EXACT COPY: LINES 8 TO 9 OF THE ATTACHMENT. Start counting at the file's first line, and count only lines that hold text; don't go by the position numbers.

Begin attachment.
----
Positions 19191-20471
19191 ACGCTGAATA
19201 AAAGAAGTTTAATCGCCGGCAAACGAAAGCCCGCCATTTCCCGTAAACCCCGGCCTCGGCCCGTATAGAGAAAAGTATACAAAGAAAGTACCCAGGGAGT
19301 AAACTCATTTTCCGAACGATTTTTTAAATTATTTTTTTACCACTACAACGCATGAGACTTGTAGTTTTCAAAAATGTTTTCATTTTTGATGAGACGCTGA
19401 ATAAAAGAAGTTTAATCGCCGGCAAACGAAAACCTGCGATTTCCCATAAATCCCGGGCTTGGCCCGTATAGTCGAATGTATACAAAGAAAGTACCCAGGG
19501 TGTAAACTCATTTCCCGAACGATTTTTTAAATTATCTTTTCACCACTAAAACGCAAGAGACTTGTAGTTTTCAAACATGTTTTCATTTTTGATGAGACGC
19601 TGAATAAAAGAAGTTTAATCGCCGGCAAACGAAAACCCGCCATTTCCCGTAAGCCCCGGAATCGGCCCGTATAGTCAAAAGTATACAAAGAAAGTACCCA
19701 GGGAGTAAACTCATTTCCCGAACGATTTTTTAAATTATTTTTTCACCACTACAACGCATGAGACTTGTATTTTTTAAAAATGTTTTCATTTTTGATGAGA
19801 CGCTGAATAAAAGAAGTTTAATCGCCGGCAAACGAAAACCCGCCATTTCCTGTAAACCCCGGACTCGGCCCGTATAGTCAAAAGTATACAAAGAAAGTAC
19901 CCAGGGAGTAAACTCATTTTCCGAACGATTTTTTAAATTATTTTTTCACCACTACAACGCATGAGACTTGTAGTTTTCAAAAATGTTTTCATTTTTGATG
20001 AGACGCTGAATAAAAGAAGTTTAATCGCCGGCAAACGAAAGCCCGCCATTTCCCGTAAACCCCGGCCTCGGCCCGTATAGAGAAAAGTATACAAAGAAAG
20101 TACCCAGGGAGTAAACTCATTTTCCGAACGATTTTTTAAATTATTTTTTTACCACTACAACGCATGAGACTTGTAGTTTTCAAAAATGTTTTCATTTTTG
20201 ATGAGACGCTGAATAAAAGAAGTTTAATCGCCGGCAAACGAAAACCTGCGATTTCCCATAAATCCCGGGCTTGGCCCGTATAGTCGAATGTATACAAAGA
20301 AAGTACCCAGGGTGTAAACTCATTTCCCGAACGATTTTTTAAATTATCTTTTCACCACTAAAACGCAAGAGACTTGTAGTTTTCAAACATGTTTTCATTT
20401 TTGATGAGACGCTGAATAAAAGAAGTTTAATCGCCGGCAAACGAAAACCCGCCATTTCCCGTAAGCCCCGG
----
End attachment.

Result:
19701 GGGAGTAAACTCATTTCCCGAACGATTTTTTAAATTATTTTTTCACCACTACAACGCATGAGACTTGTATTTTTTAAAAATGTTTTCATTTTTGATGAGA
19801 CGCTGAATAAAAGAAGTTTAATCGCCGGCAAACGAAAACCCGCCATTTCCTGTAAACCCCGGACTCGGCCCGTATAGTCAAAAGTATACAAAGAAAGTAC